Friday, 27 August 2010
One in ten workers have no plans to retire, while 42% of non-retired workers have no idea at what age they will be able to give up work, according to research from Baring Asset Management.
In comparison, when the firm conducted a similar survey in 2008, before the downturn, the majority of respondents were confident that they would retire and just one per cent did not know what age they would stop working at.
Marino Valensise, chief investment officer at Barings, said: "Our research shows that, for a large number of people, the ability to retire is now uncertain. A combination of increased longevity, a rise in the cost of living, and people not saving enough means that more people are being forced to work beyond the age of 65. They simply can't afford to stop working."
The study also found that 100,000 people who have yet to retire don't plan to stop working until they are at least 76 years old, while 2.3 million Brits will work until they are 65 or older.
Recent research by HSBC found that almost a third of over-50s and 41% of 60 to 70-year-olds are aiming to change career or shift to a new role.
Wednesday, 25 August 2010
The United Nations Principles of Older Persons was adopted by the UN General Assembly (resolution 46/91) on 16 December 1991. Governments were encouraged to incorporate them into their national programmes whenever possible. Some highlights of the Principles are:
Older persons should:
* have access to adequate food, water, shelter, clothing and health care through the provision of income, family and community support and self-help;
* have the opportunity to work or to have access to other income-generating opportunities;
* be able to participate in determining when and at what pace withdrawal from the labour force takes place;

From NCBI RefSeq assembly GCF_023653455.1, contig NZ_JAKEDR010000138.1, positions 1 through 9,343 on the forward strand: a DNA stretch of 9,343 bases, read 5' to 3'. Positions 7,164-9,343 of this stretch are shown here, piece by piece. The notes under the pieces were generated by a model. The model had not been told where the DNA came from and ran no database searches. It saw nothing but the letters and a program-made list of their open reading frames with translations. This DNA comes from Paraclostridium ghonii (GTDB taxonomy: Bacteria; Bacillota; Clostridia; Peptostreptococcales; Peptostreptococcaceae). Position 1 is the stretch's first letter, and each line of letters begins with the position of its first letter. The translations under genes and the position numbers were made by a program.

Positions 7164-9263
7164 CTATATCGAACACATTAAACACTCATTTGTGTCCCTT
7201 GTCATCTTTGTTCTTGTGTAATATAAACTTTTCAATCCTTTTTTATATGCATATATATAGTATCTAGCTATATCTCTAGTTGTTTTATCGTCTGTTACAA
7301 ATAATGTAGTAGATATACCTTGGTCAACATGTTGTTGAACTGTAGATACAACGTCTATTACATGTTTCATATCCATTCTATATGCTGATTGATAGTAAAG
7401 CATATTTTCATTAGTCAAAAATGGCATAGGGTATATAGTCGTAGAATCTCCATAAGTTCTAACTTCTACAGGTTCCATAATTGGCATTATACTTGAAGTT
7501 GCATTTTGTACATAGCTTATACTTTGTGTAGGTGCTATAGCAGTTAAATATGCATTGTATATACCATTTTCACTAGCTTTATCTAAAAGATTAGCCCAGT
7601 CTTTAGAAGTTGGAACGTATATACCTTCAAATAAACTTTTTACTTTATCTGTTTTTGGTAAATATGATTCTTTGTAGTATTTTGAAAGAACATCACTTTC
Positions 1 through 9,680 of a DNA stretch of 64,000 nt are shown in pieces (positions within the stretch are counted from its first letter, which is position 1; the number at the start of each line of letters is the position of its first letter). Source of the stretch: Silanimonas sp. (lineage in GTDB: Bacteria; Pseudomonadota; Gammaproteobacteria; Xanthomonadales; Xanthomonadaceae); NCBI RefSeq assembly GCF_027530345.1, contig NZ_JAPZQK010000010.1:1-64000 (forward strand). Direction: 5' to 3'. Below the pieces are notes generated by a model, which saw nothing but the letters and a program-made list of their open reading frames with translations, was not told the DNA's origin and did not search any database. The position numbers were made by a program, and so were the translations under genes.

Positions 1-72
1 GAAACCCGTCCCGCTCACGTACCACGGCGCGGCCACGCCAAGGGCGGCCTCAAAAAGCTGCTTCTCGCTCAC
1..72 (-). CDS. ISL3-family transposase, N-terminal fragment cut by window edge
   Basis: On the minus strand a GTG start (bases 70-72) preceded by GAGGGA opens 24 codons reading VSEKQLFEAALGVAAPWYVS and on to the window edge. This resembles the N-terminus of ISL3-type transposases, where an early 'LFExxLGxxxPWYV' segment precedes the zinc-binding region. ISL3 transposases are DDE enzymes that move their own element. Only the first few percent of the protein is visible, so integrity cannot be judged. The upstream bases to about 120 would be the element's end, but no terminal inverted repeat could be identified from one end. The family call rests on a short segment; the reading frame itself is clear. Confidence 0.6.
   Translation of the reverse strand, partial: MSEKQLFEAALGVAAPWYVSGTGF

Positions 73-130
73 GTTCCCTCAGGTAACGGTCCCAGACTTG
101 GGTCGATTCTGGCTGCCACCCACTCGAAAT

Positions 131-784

* have access to appropriate educational and training programmes;
* be able to live in environments that are safe and adaptable to personal preferences and changing capacities;
* be able to reside at home for as long as possible.
Older persons should:
* remain integrated in society, participate actively in the formulation and implementation of policies that directly affect their well-being, and share their knowledge and skills with younger generations;
* be able to seek and develop opportunities for service to the community and to serve as
volunteers in positions appropriate to their interests and capabilities;
* be able to form movements or associations of older persons.
Older persons should:
* benefit from daily and community care and protection in accordance with each society's
system of cultural values;
* have access to health care to help them to maintain or regain the optimum level of physical, mental and emotional well-being and to prevent or delay the onset of illness;
* have access to social and legal services to enhance their autonomy, protection and care;
* be able to utilize appropriate levels of institutional care providing protection, rehabilitation and social and mental stimulation in a humane and secure environment;